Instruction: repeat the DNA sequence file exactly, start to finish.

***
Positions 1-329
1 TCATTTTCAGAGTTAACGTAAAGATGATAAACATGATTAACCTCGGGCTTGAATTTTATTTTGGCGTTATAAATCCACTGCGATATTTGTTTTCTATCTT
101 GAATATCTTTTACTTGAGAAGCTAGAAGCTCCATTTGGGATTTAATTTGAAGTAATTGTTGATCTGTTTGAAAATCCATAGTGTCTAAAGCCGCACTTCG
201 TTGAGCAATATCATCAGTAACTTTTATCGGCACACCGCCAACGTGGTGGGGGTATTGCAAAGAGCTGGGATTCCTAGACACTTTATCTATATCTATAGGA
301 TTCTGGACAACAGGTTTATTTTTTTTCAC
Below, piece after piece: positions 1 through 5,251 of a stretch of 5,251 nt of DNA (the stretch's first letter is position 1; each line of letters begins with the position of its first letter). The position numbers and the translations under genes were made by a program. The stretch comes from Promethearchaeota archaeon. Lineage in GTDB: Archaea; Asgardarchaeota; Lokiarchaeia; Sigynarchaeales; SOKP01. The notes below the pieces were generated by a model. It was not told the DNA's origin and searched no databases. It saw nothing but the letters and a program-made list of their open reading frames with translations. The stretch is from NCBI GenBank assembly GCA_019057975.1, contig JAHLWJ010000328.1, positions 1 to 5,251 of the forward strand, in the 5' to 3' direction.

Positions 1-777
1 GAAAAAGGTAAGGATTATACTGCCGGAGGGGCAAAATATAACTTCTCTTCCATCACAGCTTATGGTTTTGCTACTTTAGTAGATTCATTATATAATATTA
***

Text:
Positions 1-329
1 TCATTTTCAGAGTTAACGTAAAGATGATAAACATGATTAACCTCGGGCTTGAATTTTATTTTGGCGTTATAAATCCACTGCGATATTTGTTTTCTATCTT
101 GAATATCTTTTACTTGAGAAGCTAGAAGCTCCATTTGGGATTTAATTTGAAGTAATTGTTGATCTGTTTGAAAATCCATAGTGTCTAAAGCCGCACTTCG
201 TTGAGCAATATCATCAGTAACTTTTATCGGCACACCGCCAACGTGGTGGGGGTATTGCAAAGAGCTGGGATTCCTAGACACTTTATCTATATCTATAGGA
301 TTCTGGACAACAGGTTTATTTTTTTTCAC
Below, piece after piece: positions 1 through 5,251 of a stretch of 5,251 nt of DNA (the stretch's first letter is position 1; each line of letters begins with the position of its first letter). The position numbers and the translations under genes were made by a program. The stretch comes from Promethearchaeota archaeon. Lineage in GTDB: Archaea; Asgardarchaeota; Lokiarchaeia; Sigynarchaeales; SOKP01. The notes below the pieces were generated by a model. It was not told the DNA's origin and searched no databases. It saw nothing but the letters and a program-made list of their open reading frames with translations. The stretch is from NCBI GenBank assembly GCA_019057975.1, contig JAHLWJ010000328.1, positions 1 to 5,251 of the forward strand, in the 5' to 3' direction.

Positions 1-777
1 GAAAAAGGTAAGGATTATACTGCCGGAGGGGCAAAATATAACTTCTCTTCCATCACAGCTTATGGTTTTGCTACTTTAGTAGATTCATTATATAATATTA